Lawmaker pushes to eliminate classroom fees

SANTA FE (KRQE) – Public school is supposed to be free, but some schools are charging fees for things like beakers for the science lab. It can get pricey for parents, and one lawmaker wants it to stop. Sen. Craig Brandt, R-Rio Rancho, says parents shouldn’t have to pay fees to cover anything in the classroom during school hours. Critics say that if schools were better funded, this wouldn’t be a problem.

“We have to pinch from one bill to another bill to another bill just to make sure the kids have what they need for school,” says Antonio Garcia.

He has six children going to school in Albuquerque.

The costs add up quickly.

“We are even having to pay $35 for my kid to take a class for jewelry and then another $35 for his photography class,” Garcia says.

Other parents can relate.

“Especially if you have one or two kids that are in school,” says Sara Saavedra. “That’s a lot of extra money right there.”

Sen. Brandt says something is wrong with that.

“Our state constitution guarantees us a right to a free public education,” Brandt says.

He is from Rio Rancho, where he says Cleveland and Rio Rancho High Schools charge all students a service fee to help fund after-school clubs and other campus programs. They are not the only schools doing it.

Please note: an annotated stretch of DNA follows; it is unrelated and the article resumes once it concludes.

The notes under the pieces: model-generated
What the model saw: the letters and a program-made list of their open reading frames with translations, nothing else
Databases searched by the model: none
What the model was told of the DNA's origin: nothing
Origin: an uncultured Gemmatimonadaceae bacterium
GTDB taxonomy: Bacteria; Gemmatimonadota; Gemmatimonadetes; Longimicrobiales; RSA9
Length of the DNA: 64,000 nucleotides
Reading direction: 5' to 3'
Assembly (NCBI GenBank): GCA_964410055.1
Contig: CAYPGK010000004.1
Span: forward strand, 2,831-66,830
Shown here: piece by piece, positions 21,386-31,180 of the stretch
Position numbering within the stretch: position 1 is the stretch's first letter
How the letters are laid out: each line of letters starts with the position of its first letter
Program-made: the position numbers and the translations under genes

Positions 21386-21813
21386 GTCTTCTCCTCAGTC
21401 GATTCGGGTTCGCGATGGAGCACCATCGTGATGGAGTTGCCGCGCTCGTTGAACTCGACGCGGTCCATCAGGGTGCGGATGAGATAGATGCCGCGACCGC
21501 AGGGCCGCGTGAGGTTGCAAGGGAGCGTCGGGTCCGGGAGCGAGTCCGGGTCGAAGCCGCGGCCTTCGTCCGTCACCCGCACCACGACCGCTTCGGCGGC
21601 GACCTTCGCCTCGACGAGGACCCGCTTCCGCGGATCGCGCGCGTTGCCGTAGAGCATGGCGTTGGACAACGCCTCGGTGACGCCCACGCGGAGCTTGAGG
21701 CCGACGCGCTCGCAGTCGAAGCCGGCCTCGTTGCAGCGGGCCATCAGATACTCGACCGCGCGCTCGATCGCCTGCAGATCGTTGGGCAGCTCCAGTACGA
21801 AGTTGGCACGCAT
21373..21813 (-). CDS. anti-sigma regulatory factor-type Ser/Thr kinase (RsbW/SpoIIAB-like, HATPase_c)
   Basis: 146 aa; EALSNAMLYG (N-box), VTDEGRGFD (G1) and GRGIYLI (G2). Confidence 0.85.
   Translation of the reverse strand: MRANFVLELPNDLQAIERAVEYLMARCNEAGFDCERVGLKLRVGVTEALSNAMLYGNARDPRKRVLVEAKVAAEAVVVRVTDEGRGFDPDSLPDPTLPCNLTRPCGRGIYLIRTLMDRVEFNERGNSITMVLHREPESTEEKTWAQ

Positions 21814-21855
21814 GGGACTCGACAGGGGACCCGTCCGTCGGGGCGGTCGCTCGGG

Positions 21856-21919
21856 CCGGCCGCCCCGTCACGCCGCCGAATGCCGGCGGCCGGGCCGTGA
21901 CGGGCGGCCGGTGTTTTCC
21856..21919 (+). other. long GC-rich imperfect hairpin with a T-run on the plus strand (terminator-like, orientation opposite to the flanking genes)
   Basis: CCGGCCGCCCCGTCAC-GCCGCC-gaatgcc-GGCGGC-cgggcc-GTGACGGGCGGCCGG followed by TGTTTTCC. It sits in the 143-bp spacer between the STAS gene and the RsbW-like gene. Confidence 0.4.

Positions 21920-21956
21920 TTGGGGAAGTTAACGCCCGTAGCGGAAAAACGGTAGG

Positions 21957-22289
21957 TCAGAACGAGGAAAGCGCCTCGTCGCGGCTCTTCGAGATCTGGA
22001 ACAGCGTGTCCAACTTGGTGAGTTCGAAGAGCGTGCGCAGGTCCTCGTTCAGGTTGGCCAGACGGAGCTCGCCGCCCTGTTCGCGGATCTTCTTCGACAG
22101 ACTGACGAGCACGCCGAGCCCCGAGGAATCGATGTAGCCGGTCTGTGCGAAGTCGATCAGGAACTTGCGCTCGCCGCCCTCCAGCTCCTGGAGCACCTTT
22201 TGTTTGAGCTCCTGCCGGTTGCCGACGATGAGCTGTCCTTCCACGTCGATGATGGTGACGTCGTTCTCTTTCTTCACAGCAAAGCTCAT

“We have middle schools charging for agendas, for ID badges and they require them to attend. You have to have them,” Brandt says.

So, the senator is introducing a bill to put a stop to it. He says he is not talking about school supplies that parents buy at the start of each year but charges for required classes.

“Lab fees, paying for whatever you’re dissecting for your biology class,” Sen. Brandt says. “They’re asking the families to pay for that.”

The proposal only applies to classes during school hours, so it wouldn’t prevent schools from charging for extracurricular activities like sports.

Sen. Mimi Stewart, D-Albuquerque, says she doesn’t support the bill.

“He’s just scratching the surface with this kind of bill,” she says.

Sen. Stewart says it still won’t address the bigger issue: underfunding public schools.

“I appreciate the senator’s desire to have the schools pay for everything, but if he wants that to happen, we have to pay the schools,” she says. “We have to pay for the education of our students.”

Lawmakers are currently hammering out their budget. Even with less money to work with this year, Gov. Susana Martinez and lawmakers are looking to spend more in the classroom.

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